Help
CEOExpress Home | News Center | Contact Us
  McKinsey Quarterly

 
Industries
Automotive
Energy, Resources, Materials
Financial Services
Food & Agriculture
Health Care
High Tech
Media & Entertainment
Nonprofit
Public Sector
Retail
Telecommunications
Transportation
Function
Corporate Finance
Economic Studies
Governance
Information Technology
Marketing
Operations
Organization
Strategy
Search Articles:

All of these words Any of these words
Summary
Please note: The McKinsey Quarterly has agreed to a special arrangement for CEOExpress members that allows member access to their articles. Articles must be clicked on directly through the links below to gain access to this group of articles.
Bringing Discipline to Pricing
Many otherwise rigorously run companies are disconcertingly lax about pricing. Although a 1 percent improvement in price yields bigger gains in operating profit than a similar improvement in variable costs, fixed costs, or volumes—almost 8 percent on average across the S&P 1000—companies often base prices on the anecdotal observations of a few vocal salespeople or product managers. A lot of companies therefore end up with pricing policies that leave money on the table by failing to differentiate markets on the basis of their competitive dynamics and supply-and-demand economics. But there is a straightforward way to gauge supply and demand in individual markets. Companies can use it to decide whether their prices are too low or too high and, if so, by how much.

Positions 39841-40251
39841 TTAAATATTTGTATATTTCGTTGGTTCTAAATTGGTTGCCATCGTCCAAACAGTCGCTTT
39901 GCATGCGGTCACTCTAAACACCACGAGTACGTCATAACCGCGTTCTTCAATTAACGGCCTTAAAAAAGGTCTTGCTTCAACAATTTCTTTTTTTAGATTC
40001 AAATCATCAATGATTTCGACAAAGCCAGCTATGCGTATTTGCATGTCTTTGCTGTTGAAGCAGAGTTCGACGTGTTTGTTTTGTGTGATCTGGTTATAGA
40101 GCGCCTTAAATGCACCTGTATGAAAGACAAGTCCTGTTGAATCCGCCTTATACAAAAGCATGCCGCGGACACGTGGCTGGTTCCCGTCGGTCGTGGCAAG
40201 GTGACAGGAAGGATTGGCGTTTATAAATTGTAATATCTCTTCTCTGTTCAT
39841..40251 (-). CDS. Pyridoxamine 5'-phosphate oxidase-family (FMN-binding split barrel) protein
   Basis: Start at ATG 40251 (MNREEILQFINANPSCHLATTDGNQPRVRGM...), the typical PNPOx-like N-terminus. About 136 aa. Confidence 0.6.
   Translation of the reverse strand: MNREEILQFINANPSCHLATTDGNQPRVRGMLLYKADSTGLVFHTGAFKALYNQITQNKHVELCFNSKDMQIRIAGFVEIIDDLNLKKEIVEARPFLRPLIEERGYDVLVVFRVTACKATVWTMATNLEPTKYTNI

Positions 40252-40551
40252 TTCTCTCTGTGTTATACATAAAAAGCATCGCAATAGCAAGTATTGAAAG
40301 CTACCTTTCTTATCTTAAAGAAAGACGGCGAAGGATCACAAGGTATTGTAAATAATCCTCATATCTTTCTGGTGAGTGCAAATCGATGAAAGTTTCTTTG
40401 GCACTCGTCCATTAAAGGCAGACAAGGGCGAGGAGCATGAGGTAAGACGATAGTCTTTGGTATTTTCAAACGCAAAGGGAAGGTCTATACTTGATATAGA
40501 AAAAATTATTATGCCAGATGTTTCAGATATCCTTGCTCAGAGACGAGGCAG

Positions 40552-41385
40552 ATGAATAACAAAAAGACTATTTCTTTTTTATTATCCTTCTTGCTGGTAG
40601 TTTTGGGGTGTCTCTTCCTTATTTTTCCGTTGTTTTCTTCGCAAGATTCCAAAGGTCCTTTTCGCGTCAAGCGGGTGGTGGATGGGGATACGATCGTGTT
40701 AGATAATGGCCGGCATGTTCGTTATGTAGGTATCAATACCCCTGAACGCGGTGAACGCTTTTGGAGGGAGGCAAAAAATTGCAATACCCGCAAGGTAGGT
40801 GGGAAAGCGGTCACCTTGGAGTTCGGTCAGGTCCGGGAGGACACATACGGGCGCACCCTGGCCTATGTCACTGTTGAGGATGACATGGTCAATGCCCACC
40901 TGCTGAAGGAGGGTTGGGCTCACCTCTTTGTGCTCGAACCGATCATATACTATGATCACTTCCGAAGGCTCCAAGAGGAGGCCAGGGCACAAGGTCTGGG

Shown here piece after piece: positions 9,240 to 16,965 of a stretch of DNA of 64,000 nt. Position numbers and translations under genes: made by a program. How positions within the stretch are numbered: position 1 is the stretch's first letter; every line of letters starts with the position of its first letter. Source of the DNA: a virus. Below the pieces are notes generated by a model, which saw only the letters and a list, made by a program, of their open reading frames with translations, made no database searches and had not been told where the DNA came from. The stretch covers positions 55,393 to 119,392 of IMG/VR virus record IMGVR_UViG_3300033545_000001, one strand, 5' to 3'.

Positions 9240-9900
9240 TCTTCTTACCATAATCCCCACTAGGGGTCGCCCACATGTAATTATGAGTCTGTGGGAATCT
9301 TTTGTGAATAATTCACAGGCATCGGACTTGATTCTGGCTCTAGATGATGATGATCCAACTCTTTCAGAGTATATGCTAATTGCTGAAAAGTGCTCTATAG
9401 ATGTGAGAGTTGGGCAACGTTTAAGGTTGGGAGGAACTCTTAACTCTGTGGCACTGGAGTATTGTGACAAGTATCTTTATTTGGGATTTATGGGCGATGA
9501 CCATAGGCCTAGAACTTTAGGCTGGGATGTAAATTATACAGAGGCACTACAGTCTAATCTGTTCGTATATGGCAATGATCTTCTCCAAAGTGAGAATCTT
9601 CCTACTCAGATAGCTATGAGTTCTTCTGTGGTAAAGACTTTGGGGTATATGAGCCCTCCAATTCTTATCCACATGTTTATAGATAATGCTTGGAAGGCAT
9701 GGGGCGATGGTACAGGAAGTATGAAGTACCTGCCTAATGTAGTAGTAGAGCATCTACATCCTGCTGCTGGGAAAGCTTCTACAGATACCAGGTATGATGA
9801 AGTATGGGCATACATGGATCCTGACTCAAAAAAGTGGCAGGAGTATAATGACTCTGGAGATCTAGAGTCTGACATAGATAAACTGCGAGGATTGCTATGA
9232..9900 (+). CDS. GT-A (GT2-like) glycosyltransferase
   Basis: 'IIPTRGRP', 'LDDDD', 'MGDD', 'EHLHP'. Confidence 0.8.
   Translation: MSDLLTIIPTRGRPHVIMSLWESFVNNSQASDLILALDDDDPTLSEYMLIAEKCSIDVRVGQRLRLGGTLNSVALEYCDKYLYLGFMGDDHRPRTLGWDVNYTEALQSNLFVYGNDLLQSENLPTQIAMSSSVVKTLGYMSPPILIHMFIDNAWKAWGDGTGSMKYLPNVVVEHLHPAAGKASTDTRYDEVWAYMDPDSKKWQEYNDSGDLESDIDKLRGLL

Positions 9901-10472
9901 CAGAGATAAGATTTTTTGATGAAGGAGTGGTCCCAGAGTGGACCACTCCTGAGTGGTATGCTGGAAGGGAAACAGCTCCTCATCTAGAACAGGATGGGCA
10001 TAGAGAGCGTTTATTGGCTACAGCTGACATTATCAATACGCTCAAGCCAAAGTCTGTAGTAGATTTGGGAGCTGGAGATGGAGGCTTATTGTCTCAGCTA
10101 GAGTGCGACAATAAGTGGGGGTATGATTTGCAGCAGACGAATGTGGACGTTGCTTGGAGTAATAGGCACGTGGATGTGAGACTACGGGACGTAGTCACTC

Articles provided by The McKinsey Quarterly
© 1992-2003 McKinsey & Company, Inc

 

Copyright ©1999-2021 CEOExpress Company LLC.